Tipping your boat

I came across a wonderful quote over the weekend.

“She tipped the boat to get me to swim”.

The presenter was speaking about how a friend sparked her transition from someone worried extensively about what others thought, to someone who focused on winning her own race.

It’s a wonderful analogy. Closing my eyes, I can imagine us all floating around in our own boats. Boats formed from beliefs about ourselves, our worth and our value. The thing about floating is that you don’t have to exert much energy. You can wile away your days just accepting the environment as it comes, drifting in any direction the elements take you.

Then there is the beautiful image of swimming . One where you are cold and wet, splashing and kicking against the tide in an attempt to get somewhere. Swimming is tiring work. Exhausting at times, stressed limbs forcing you to shift styles and movements to maintain momentum.

Its easy to see why sitting in a boat would be the easier option.

But then there is the satisfaction of being in control of making it to the destination, feeling the both the satisfying burn of exertion and the exhilaration of achievement.

So, here is my question to you…

What holding you back from tipping your boat and swimming?

As a young woman who entered emergency management in the 1990s, I learnt pretty quickly that as long as I agreed with the blokes and didn’t provide any alternate suggestions, I was offered more opportunities for training, rostered on preferred shifts, and included in more activities. There was a distinct “right way” to do things and as long as I followed the “rules”, I was included in the team. These early learnings contributed extensively to the construction of my professional boat.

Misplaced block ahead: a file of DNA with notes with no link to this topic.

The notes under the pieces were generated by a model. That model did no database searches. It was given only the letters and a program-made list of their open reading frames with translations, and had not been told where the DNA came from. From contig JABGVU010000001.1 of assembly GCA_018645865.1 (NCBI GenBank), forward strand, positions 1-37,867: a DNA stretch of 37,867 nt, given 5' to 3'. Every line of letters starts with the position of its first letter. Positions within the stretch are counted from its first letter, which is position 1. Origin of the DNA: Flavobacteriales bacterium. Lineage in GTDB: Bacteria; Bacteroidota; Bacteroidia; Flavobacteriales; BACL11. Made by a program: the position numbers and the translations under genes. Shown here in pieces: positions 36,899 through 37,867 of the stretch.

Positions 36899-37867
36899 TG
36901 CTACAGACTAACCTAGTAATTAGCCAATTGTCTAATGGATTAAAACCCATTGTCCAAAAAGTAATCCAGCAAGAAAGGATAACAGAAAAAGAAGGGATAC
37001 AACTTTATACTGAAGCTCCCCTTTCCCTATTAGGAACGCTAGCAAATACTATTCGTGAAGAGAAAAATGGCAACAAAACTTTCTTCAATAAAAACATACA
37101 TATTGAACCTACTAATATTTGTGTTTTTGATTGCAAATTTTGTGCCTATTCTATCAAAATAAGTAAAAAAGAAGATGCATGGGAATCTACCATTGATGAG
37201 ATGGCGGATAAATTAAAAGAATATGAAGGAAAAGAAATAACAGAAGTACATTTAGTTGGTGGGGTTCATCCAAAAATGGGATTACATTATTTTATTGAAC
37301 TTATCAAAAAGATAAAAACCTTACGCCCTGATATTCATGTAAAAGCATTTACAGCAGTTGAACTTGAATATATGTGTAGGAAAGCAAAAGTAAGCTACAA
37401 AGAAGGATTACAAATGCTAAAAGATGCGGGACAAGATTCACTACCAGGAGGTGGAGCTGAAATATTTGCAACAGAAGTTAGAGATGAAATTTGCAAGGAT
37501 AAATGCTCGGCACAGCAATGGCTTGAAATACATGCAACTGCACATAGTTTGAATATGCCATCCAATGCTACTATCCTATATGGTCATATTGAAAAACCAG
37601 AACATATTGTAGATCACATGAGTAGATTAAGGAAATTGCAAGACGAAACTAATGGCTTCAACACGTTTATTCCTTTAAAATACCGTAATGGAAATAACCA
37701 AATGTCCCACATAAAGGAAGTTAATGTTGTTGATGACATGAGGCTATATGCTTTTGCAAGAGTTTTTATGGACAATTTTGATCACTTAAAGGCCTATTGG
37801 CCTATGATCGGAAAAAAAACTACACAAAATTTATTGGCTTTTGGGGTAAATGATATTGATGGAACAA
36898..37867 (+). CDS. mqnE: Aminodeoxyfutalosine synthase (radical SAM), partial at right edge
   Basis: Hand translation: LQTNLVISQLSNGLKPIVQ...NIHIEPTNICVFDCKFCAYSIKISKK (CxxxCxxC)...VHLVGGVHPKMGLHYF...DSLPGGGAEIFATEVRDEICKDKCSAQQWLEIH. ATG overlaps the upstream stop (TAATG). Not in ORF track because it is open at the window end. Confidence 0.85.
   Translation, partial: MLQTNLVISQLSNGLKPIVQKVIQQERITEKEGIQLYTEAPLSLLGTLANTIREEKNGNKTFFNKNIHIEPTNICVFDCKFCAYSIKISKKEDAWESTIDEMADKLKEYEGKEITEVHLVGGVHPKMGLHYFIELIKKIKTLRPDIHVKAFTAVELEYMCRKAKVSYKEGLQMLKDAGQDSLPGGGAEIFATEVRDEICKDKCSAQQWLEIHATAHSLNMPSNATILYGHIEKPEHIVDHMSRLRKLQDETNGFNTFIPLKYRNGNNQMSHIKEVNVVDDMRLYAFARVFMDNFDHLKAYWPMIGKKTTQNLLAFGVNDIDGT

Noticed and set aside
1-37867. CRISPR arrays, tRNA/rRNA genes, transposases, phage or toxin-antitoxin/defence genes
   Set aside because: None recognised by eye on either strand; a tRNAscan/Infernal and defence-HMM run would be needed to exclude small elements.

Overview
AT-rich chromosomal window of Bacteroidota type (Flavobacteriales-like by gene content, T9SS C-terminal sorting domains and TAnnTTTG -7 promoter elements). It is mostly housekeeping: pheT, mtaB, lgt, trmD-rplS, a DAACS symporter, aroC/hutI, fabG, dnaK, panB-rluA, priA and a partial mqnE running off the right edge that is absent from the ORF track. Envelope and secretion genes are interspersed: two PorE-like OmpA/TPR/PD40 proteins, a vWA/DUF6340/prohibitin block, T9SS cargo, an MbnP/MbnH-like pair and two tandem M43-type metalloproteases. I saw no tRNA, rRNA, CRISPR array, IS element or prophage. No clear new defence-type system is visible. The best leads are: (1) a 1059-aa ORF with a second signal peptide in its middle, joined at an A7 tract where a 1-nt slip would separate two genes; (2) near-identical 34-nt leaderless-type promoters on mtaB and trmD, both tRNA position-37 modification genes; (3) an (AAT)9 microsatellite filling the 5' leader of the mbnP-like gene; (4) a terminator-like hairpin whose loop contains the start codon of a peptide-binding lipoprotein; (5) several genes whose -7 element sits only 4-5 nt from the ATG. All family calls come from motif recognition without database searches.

About 6 years ago, my boat spectacularly flipped. During an incident, the usual “right way” didn’t work and as IC, I saw a nervous IMT looking at me to come up with an out-of-the-box solution. I had to break away from doing things the usual way, follow my gut instincts and use my own skills, knowledge and experience to solve a significant issue for a community in need. I had to redefine the “rules” and step out into the unknown.

And you know what? I swam!

Perhaps it wasn’t a graceful butterfly, or a fabulous freestyle, but I didn’t sink. And the next time it happened, I swam stronger and more confidently.

I didn’t know I could until I had to.

So, what’s holding you back from discovering what you are capable of? It’s time to rock the boat and see what happens when you fall in.

Leadership Challenge
Choose a task or issue you been putting off. Maybe it is a hard conversation with one of your team, or applying for a role you perceive is just out of your reach. Make it your goal this week to have a crack at it, just jump in and give it a go. When you have tried (and it doesn’t matter if you succeed or not), reflect on how trying made you feel. Where you afraid? Or excited? What happened next?

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